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1.2.6 • Public • Published


Dependency injection & cross-cutting concern library. This library provides the necessary tools to implement any application using DI and interceptors.


npm install --save @plopezm/tsinject

How to use it

  1. Defining a simple class:
export class UserService {

    users: any = {};

        this.users["plopez"] = {
            username: "plopez",
            password: "testing"

    get(username: string): any{
        return this.users[username];

    create(user: User): any{
        this.users[user.username] = user;
        return user;

  1. Use your singleton
import { UserService } from './services/user.service';
import { Inject } from '@plopezm/tsinject';

export class UserResource {

    userService: UserService;



Using an implementation gotten from a factory

Injecting from a factory is really easy. In this case we don't have to register any class in the InjectionFactory. This is due to @Produces("") decorator registers a new singleton using the name included. To use this factory object we have to use @Inject("") with the same name that you used in @Produces("").

import { Inject, Produces } from "@plopezm/tsinject";

export class UserResource {

    // It gets the default singleton registered
    userService: UserService;

    // It gets the specific singleton created in the named produces method
    userServiceFromFactory: UserService;


export class UserServiceFactory {
    // Creates a new object and registers it in the InjectionFactory automatically using the name included in @Produces
    static produceUserService() {
        var userService = new UserService();
        userService.initialize(example, example2);
        return userService;

Implementing Interceptors

Interceptors is the way that we use to implement cross-cutting functionalities. This library provides a way to implement our interceptors for a typescript nodejs application. This library supports multi-interceptor declaration, so you can declare multiple interceptors for a method.

  1. Implementing interceptors
    import { Interceptor, Intercepted, InterceptorComponent, NextInterceptor, InterceptedClass } from "@plopezm/tsinject";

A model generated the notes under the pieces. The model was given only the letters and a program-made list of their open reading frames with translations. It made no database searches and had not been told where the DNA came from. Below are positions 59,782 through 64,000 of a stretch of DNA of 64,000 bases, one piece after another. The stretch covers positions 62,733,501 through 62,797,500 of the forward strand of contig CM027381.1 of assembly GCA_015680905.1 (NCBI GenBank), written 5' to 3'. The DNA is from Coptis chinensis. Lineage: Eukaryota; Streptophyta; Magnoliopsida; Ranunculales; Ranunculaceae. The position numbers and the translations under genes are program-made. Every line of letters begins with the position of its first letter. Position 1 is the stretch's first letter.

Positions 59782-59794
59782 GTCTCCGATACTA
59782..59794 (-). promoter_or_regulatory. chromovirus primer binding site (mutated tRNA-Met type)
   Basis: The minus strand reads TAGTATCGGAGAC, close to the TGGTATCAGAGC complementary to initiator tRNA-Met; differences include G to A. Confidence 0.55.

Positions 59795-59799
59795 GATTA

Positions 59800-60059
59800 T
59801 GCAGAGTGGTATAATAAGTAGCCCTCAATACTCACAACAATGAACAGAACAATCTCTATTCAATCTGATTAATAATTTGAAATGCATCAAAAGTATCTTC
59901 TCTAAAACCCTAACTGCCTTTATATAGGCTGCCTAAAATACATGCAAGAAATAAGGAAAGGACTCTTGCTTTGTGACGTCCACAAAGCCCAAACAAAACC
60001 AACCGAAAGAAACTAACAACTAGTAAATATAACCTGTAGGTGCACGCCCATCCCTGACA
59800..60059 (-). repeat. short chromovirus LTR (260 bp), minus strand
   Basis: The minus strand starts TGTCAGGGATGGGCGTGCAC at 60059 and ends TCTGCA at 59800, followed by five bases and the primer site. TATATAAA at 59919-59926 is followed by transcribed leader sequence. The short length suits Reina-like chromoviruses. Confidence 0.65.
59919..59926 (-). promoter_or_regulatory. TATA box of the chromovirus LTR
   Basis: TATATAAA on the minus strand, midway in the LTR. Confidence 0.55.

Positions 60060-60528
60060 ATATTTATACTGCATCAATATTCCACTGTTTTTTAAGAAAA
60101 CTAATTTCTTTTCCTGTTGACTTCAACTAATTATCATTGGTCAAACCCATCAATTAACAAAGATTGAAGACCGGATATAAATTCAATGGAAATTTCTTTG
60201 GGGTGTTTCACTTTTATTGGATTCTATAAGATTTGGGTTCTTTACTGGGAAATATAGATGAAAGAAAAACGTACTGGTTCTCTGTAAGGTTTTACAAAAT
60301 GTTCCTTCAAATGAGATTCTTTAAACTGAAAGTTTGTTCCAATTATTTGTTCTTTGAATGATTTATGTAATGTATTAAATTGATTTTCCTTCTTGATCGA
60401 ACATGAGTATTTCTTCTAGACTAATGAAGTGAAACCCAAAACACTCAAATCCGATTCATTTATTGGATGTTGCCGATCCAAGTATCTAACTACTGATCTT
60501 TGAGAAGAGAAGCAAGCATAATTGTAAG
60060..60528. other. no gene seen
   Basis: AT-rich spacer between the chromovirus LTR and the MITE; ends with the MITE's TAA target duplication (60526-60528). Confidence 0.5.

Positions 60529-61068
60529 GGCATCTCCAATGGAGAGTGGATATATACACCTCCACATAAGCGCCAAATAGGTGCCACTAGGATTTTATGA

class ExampleInterceptor implements InterceptorComponent{
        invoke(next: NextInterceptor, classIntercepted: InterceptedClass, ...args: any[]): any {

            // Here the real method (or next interceptor) is executed
            // We have to get the result returned by next function.
            // next() could be a call to the real method or a call to the next interceptor
            let result = next(...args);

            // Finally we have to return the value that we want to return ( we can modify it, or args, ...)
            // In this example we are going to modify the original method output adding '[]'
            return `[${result}]`;
  1. Declaring the interceptor in the desired method
    getNamedHelloString(name: string): string {
        return `Hello Mr ${name}`;
  1. Executing our method
    let obj = new ExampleIntercepted();
    // The output will be '[Hello Mr Pablo]' instead of 'Hello Mr Pablo'
    const result = obj.getNamedHelloString('Pablo');

In addition is it possible to set more than one interceptors for a method. The order of declaration is important because it will detemine the execution order. For example:

    @Intercepted(ExampleInterceptor, ExampleInterceptor2)
    getNamedHelloWithSurnameString2(name: string, surname: string, surname2: string): string {
        return `Hello Mr ${name} ${surname} ${surname2}`;

In this example the interceptor 'ExampleInterceptor' will execute in first place, then 'ExampleInterceptor2' and finally the method 'getNamedHelloWithSurnameString2'


npm i @plopezm/tsinject

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